UK taxing authorities have charged seven individuals in connection with an alleged tax fraud involving the cross-border sale of carbon credits. Her Majesty's Revenue and Customs charged the suspects with conspiracy to cheat the public revenue and conspiracy to transfer criminal property representing a person's benefit from criminal conduct.
The individuals are alleged to have run a "carousel fraud" that netted them up to £38 million. A carousal fraud is one in which fraudsters import goods from a country that does not impose a value-added tax (VAT) on such goods ((in this case carbon credits originating in the UK) and then sell the goods to buyers in other countries, charging them VAT. The fraudsters then disappear without remitting the tax to the relevant authorities.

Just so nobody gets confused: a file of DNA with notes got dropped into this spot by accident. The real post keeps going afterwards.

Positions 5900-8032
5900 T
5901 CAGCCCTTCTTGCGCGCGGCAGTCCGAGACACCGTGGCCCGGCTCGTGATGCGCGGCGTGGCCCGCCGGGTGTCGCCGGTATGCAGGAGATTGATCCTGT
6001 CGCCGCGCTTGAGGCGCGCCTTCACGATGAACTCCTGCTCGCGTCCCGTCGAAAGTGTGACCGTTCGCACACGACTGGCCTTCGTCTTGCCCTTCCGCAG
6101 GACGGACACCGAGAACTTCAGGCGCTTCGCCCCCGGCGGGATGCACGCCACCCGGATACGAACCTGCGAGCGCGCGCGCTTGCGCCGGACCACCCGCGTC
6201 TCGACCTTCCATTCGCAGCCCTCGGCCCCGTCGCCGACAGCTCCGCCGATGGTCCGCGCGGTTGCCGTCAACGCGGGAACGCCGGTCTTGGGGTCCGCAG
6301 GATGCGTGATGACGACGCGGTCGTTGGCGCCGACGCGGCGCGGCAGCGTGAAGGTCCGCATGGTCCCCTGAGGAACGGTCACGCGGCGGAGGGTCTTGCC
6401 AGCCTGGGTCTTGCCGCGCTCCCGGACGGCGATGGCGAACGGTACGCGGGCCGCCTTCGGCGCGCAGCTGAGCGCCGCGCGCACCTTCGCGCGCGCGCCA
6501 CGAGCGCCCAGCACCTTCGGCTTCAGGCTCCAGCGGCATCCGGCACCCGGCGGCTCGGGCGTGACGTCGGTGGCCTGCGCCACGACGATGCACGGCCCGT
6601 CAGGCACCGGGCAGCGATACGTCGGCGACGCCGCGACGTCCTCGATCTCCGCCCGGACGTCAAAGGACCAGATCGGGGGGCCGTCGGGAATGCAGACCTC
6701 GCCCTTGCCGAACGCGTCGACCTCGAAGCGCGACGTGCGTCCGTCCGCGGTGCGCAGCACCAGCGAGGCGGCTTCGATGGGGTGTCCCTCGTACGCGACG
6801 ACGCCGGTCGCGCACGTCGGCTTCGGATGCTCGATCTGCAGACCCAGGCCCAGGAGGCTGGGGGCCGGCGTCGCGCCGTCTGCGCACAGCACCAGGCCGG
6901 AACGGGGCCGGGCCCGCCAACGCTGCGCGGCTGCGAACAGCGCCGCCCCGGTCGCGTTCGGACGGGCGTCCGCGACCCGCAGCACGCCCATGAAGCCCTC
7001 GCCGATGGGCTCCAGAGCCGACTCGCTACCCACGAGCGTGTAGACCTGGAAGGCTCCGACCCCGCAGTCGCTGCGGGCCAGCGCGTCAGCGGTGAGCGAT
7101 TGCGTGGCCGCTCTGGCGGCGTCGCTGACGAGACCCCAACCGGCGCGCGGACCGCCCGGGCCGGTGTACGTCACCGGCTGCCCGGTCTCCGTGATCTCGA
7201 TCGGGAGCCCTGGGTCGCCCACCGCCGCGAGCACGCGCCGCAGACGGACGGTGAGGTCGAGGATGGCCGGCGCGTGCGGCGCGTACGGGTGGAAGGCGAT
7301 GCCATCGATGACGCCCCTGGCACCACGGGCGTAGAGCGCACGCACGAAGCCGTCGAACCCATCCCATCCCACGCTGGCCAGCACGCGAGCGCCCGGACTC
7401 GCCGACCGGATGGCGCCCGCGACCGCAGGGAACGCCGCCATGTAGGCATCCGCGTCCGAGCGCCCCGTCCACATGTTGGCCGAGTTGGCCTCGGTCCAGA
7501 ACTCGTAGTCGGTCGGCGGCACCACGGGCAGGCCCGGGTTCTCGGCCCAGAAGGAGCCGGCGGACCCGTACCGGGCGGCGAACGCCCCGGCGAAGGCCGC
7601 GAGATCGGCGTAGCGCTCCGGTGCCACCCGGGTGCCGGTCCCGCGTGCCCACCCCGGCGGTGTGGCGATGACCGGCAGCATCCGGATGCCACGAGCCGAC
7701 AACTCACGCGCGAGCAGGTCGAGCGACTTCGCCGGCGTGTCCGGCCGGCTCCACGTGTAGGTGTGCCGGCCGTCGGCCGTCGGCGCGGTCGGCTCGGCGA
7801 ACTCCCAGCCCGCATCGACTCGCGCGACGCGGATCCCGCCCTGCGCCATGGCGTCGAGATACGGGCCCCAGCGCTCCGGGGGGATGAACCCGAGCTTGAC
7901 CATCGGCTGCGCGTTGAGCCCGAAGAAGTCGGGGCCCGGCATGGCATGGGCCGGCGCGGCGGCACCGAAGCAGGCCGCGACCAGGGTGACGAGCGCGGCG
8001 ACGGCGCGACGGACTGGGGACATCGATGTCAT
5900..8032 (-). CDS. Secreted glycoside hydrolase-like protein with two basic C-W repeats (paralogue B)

The arrests occur during a period of uncertainty for European carbon markets, which saw trading suspended last week as a result of security vulnerabilities in the electronic registries that track carbon trades.